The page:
The European qualifier Bulgaria – Hungary on November 16 will be played at the “Hristo Botev” stadium in Plovdiv, instead of the “Vasil Levski” stadium. And it will pass in front of empty stands. This is stated by the BFS in an official announcement.
The reason is the protest prepared by the biggest fan clubs in Bulgaria during the match. They announced their intention at the end of last month, preparing an unprecedented merger, the aim of which was to demand changes in football – first and foremost by changing the power in its management.
However, it will not come to that, not in this match. A scheme was even drawn up for which fans to sit where.
The BFS information states that “due to signals of imminent mass riots and the serious danger to public order, the headquarters’ experts requested formal opinions from the Bulgarian Ministry of Internal Affairs, the Metropolitan Directorate of Internal Affairs and the Bulgarian Football Union”.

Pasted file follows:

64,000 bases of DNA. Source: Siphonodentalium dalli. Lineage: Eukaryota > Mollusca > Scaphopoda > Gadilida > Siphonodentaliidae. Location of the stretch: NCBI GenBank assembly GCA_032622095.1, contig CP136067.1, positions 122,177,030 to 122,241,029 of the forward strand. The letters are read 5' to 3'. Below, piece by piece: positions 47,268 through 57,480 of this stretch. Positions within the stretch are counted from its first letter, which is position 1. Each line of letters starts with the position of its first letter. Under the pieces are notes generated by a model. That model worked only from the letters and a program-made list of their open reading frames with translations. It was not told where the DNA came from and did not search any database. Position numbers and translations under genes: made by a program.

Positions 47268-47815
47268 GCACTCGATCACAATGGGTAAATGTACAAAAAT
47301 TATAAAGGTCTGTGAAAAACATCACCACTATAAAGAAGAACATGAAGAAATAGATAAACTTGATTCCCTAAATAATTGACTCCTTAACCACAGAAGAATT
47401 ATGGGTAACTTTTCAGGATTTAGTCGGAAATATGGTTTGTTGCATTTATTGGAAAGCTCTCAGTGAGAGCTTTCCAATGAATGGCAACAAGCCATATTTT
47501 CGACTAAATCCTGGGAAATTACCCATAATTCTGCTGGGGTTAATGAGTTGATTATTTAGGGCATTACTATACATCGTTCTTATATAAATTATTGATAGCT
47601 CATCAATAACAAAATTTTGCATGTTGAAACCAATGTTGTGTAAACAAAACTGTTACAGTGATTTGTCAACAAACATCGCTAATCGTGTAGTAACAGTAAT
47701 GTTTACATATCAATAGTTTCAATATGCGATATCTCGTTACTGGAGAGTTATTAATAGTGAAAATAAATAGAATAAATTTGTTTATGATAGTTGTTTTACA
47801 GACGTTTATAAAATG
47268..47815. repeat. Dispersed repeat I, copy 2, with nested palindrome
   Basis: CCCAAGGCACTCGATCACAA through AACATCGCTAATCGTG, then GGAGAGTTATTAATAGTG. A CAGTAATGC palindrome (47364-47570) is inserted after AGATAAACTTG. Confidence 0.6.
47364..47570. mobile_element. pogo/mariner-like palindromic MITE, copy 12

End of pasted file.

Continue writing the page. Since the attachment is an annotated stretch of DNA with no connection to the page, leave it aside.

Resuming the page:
This is how it came to the recommendation, which will obviously be followed.
Here is what the BFS reports:
“The European Football Headquarters sent an official letter to the Bulgarian Football Union recommending that the qualification for EURO 2024 between Bulgaria and Hungary, scheduled for November 16, be moved to the Hristo Botev Stadium in Plovdiv. The reason for this is the high risk assessment after analysis by the UEFA Security and Safety Department.
Due to signals of imminent mass riots and the serious danger to public order, the headquarters’ experts requested formal opinions from the Bulgarian Ministry of Internal Affairs, the Metropolitan Directorate of Internal Affairs and the Bulgarian Football Union, and after additional communication with the Hungarian Football Federation, the decision was reached by the European qualification to be held on November 16, Thursday, at 19:00, at the “Hristo Botev” stadium in Plovdiv, behind closed doors.
The earlier time of the match is in line with the travel schedule of the guests from Hungary, who will leave for their homeland immediately after the match.”
Thus, our national team will play their two last matches, which are only for prestige for them, without an audience. Due to the punishment of Serbia, the last match in Leskovac is also behind closed doors.
The difference is, at least teenagers from children’s and youth schools can watch it live there. It is not clear whether in the end such an option can be reached in Plovdiv as well.
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